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Re: SVN droppings -- or: To turd or not to turd

From: Karl Fogel <kfogel_at_galois.collab.net>
Date: 2000-09-01 17:42:38 CEST

Yes, I think location of wc administrative files can be flexible
eventually, because there are only going to be one or two "gateways"
that are used to find administrative info in the working copies. We
just modify those gateways to be smarter, and +poof+.

Getting the gateway guarantee right is of course the catch. I'm
trying to design things that way now, but naturally there will be a
few gotchas when we fully implement the flexibility at some future
point. It'll be okay, though.

-K

Joerg Bullmann <joerg@fontworks.com> writes:
> Hi all,
>
> *** SHORT PERSONAL INTRO
>
> CVS has been part of my jobs and interest for about
> 7 or 8 years now. A few years ago, I wrote MacCVSClient,
> one of the three Mac implementations of CVS and I'm
> still maintaining and it (new version soon! 8-).
>
> In this project, I've given the Mac's resource forks a
> bit of thought as I think without versioning them properly
> there's no fun on the Mac. I have introduced a conversion
> of binary Mac resources to a text line based format that
> CVS can store, diff, and merge.
>
> One of my interests is how to version non text files
> or how to merge non-text files.
>
> I'd like to see SVN
>
> a) being cross platform
> b) addressing binary file formats like Mac resources
>
> from day one!
>
> I hope I can contribute to this at some point. For the
> time being, I'll write and read on this list. As MacCVSClient
> is still under active development, I can't commit to too
> much coding time now but I'd love to work on a MacSVNClient
> later.
>
> END OF SHORT PERSONAL INTRO ***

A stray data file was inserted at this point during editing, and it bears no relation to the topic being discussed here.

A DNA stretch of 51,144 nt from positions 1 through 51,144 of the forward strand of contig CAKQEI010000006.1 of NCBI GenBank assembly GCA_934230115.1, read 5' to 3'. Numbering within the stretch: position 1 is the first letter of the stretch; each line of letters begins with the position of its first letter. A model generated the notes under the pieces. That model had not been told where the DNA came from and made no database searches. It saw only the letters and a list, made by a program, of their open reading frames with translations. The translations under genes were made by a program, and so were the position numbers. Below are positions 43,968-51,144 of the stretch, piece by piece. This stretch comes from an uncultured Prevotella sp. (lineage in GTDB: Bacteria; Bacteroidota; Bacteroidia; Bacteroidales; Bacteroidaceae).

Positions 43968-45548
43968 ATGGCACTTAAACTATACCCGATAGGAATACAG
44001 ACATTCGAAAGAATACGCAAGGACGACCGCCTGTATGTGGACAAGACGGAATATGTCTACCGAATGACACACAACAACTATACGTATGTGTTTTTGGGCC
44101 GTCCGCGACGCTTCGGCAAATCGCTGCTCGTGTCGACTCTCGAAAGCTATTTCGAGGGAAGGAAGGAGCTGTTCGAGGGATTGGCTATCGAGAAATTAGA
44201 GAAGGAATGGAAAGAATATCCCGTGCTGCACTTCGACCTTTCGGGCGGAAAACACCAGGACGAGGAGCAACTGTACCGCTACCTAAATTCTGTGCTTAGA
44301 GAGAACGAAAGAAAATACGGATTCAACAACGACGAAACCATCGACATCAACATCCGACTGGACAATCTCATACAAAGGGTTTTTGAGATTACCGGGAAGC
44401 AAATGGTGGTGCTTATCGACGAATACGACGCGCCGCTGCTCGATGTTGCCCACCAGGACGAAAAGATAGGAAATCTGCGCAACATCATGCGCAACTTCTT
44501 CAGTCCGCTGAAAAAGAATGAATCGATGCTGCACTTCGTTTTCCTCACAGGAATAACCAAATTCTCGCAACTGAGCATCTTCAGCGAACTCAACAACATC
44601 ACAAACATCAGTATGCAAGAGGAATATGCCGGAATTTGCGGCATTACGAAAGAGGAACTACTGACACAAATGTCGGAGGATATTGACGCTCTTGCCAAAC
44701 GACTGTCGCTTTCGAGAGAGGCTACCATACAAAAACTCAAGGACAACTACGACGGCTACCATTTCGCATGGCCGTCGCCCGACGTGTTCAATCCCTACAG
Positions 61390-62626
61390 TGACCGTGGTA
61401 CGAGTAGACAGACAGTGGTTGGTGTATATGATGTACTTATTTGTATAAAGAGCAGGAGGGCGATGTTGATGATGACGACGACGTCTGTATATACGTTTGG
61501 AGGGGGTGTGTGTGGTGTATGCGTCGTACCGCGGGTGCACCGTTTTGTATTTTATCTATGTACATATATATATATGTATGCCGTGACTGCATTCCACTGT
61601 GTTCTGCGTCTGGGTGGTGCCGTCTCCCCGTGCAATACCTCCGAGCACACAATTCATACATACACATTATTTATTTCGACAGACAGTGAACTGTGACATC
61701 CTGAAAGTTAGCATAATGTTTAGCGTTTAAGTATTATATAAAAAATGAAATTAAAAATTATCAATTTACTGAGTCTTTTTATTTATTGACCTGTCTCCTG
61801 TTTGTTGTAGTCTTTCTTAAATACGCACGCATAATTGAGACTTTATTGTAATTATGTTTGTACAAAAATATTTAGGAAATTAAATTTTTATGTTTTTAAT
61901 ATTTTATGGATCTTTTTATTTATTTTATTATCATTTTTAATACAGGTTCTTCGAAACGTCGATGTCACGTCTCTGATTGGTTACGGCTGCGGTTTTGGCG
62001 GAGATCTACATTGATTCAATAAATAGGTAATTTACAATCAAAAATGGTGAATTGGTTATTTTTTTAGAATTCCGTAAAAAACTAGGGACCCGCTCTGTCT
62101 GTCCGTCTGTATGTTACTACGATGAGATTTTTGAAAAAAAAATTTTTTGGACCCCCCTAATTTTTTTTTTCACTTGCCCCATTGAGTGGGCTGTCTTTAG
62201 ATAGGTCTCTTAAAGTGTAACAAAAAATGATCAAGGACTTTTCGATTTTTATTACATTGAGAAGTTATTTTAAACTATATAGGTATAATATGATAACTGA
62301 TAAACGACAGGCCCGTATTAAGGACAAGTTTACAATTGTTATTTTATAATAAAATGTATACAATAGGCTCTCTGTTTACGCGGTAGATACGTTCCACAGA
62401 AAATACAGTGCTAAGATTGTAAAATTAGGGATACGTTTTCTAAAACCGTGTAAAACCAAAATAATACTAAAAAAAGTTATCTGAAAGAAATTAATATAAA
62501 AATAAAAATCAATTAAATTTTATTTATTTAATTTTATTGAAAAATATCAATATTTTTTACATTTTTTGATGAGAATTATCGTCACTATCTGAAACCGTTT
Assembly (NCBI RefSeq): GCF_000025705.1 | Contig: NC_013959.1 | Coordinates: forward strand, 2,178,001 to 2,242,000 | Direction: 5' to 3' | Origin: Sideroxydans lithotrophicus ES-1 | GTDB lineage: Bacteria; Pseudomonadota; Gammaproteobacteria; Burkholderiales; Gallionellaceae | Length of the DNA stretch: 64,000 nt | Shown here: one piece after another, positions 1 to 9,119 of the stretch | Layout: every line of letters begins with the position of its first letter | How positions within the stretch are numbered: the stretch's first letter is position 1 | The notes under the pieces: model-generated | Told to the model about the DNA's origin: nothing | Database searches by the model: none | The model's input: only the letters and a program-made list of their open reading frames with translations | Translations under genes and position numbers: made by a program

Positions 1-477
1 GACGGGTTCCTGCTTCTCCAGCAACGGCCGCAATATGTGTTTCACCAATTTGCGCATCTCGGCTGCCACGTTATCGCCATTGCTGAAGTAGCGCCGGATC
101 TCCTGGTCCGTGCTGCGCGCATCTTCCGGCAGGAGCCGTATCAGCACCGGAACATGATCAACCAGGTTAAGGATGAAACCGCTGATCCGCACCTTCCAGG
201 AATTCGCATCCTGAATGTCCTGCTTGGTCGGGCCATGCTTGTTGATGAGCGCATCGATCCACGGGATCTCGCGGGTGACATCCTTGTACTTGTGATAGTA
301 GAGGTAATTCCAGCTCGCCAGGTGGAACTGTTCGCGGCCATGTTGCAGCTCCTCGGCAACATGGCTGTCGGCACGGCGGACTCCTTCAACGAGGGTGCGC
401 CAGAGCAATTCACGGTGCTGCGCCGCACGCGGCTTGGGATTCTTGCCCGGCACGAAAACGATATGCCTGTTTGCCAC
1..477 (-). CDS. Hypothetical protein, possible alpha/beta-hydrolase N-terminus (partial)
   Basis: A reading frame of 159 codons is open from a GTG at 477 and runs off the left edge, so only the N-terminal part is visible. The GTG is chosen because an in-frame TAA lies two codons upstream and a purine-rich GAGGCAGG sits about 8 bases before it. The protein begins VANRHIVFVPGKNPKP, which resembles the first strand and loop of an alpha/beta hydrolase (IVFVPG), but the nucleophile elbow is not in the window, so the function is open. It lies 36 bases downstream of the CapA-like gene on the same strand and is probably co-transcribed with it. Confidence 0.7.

>
> Some time ago, there was a longish discussion about
> SVN droppings on the mailing list (the droppings in
> SVN'ed folders, not on this list 8-). A few days later
> I wanted to use CVS to control a WebObjects project
> and was glad I had read Karl's and Fred's messages
> here about SVN -> CVS droppings alert!
>
> On the way to work I rethought the issue and came to
> this conclusion:
>
> SVN should not put droppings *in* any DATA OBJECT that
> it versions. For files that is simple. SVN will not
> put any info into them anyway. For folders it is different.
> SVN regards folders at its very own possession. That might
> collide with tools like WebObjects which in turn consider
> some of the folders their own DATA OBJECTS.
>
> So, why can't it be done this way:
>
> DEFAULT: SVN puts an SVN folder (dropping) into each
> folder it controls.
>
> Triggered by file name patterns or some such, SVN
> can be told to put *SOME* of these dropping into other
> safe and non-conflicting places.
>
> sample_pro
> SVN
> sub_SVN
> keep_me_turd_free.SVN
> sub_SVN
> sub_keep_me_turd_free.SVN
> <other SVN stuff>
> <other SVN stuff>
> <other SVN stuff>
> file1
> file2
> file3
> folder1
> SVN
> file21
> file22
> folder2
> SVN
> file31
> file32
> file33
> file34
> keep_me_turd_free
> sub_keep_me_turd_free
> file100
> file101
> file10
> file11
> file12
>
> Note the SVN sub folders in folder1 and folder2
> but not in keep_me_turd_free sub_keep_me_turd_free
> and.
>
> Why keep the SVN folders in the traditional place
> in general? The traditional place (in the folder
> it belongs to) is useful so that you can easily
> copy or move sub projects. Also, this keeps the
> meta data as close as possible to the real data.
>
> The "sub_SVN" folder could contain all those
> SVN droppings that are unwanted in the folders they
> really belong to because the creator of those
> folders considers the folder "off limits" for others.
>
> I see this might look a bit weird at first glance.
> It should be relatively straightforard, though.
> And as SVN has no "backward compatibility"
> load to carry, NOW is the time to act.
>
> Advantages:
>
> *** Only SVN needs to know to keep away from some
> folders. It doesn't need to rely on lots of other
> tools to be written "the clean way" to not touch
> things they don't know. Also, from the other tools'
> point of view, that is not clean at all. They
> consider "their" folder "their own real estate".
>
> Put it this way: folders can be DATA OBJECTS in
> a way.
>
> *** In genereal SVN stores the SVN folders where
> they "belong", i.e. the folder they contain meta
> data for. Only in exceptional cases, the SVN folders
> are moved out of the way just as far as necessary.
>
> Disadvantages:
>
> *** This is slightly more complex than the traditional
> way of storing SVN sub folders in "their" folders,
> no matter what.
>
> What do the others think?
>
> Joerg
Received on Sat Oct 21 14:36:07 2006

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